Duterte hopes communist insurgency 'over' in 2019

FRONTLINES. President Rodrigo Duterte inspects firearms surrendered by NPA members in Isabela. Malacau00f1ang photo

FRONTLINES. President Rodrigo Duterte inspects firearms surrendered by NPA members in Isabela.

Malacau00f1ang photo

MANILA, Philippines – President Rodrigo Duterte finds reason to hope that the communist insurgency, the longest insurgency in Asia, will finally end in 2019.

He voiced this hope on Tuesday, September 18, as he spoke to soldiers of the 5th Infantry Division in Camp Melchor Dela Cruz in Isabela. 

"I think that kung maawa ang Panginoong Diyos (with God's mercy), this will be over by about the 2nd quarter of next year. Ang rami na kasi nagsu-surrender (So many have surrendered)," said Duterte.

One indicator that added to his confidence is how some NPA rebels have gone as far as surrendering their guns to the government.

"Usually, they really don't bring weapons with them, it's really prohibited, they will get killed. But this time, they are coming down and surrendering with their guns," said Duterte in a mix of English and Filipino.

In the same speech, he said almost 100 NPA members in Isabela have given themselves up while 45 firearms were recovered.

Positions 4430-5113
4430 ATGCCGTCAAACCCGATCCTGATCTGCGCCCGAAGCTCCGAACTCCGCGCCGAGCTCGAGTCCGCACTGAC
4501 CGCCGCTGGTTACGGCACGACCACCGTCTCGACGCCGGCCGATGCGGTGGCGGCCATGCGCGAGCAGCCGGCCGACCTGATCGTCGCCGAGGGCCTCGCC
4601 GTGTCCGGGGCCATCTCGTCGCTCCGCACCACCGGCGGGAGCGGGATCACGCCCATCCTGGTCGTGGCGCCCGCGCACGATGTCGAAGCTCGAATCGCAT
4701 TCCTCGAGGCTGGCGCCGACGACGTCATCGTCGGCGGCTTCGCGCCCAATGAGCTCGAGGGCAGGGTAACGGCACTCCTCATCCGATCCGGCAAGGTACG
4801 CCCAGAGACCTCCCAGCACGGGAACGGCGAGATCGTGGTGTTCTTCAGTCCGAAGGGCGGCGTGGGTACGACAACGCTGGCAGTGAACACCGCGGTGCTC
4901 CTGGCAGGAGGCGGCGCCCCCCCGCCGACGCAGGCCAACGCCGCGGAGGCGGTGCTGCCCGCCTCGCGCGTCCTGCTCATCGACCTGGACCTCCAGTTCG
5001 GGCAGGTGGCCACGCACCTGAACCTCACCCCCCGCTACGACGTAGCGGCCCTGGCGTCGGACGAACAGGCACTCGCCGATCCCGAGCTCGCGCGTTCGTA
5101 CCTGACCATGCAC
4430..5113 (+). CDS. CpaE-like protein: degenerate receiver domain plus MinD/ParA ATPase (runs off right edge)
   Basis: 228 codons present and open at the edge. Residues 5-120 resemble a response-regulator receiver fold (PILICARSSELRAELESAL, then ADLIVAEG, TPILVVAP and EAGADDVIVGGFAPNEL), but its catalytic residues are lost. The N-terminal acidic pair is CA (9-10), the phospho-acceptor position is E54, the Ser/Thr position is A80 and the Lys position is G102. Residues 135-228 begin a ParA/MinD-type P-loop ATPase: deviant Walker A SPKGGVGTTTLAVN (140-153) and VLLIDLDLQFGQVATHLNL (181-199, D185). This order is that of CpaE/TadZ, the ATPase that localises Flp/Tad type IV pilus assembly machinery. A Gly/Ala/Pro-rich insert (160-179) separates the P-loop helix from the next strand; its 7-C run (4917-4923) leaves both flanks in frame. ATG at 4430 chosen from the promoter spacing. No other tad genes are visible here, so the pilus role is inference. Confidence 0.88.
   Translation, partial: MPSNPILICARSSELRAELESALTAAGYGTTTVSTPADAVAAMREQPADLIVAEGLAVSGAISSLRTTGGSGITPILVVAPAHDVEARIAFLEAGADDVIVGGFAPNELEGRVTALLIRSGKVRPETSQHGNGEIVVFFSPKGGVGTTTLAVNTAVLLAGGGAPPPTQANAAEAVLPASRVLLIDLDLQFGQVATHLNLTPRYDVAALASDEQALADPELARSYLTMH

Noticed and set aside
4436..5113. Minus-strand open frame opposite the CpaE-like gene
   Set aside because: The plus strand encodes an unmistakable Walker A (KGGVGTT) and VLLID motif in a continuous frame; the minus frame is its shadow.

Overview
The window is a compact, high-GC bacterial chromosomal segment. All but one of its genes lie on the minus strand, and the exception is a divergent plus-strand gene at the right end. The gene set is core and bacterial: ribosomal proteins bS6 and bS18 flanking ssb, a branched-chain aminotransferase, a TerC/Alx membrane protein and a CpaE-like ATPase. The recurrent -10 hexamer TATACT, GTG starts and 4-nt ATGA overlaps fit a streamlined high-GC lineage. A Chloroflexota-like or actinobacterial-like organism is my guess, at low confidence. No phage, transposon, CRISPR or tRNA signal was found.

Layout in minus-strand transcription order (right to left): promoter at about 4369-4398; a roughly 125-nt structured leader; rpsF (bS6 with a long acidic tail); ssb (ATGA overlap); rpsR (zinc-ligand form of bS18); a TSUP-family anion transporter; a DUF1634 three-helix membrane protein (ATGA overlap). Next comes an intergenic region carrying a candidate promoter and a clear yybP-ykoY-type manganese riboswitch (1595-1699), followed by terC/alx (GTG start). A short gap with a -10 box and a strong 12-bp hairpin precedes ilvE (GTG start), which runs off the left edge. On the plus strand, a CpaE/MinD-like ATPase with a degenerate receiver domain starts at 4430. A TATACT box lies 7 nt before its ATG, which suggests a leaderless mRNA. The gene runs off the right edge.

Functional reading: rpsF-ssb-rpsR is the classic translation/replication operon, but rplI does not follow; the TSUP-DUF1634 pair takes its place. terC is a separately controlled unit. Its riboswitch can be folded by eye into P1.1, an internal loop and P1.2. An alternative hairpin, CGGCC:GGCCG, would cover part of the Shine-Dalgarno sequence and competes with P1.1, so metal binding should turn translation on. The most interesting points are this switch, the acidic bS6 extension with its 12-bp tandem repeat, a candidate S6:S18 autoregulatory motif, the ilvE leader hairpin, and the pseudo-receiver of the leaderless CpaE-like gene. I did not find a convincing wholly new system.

Duterte said even NPA leaders have surrendered, giving a boost to the military's counter-insurgency efforts. 

"Even their leaders are surrendering. What they say is a big deal. The intelligence units can get to work based on what the surrenderees or surrenderors are telling them," said the President.

He then described the NPA as reduced to a "ragtag" force in most parts of the country.

"Here it’s just a matter of ragtag except maybe Samar – Samar, Quezon," said Duterte.

The President commended the 5th Infantry Division for its efforts against security threats in the area, including the NPA. He conferred the Order of Lapu-Lapu on 4 soldiers.

This was Duterte's first speech in a military camp after the issuance of Proclamation No 572 seeking to void Senator Antonio Trillanes IV's amnesty.

It was also the first such speech after his rare outburst at the military in relation to his controversial order. Duterte made no mention of Trillanes or the proclamation. – Rappler.com

Pia Ranada

Pia Ranada covers the Office of the President and Bangsamoro regional issues for Rappler. While helping out with desk duties, she also watches the environment sector and the local government of Quezon City. For tips or story suggestions, you can reach her at pia.ranada@rappler.com.

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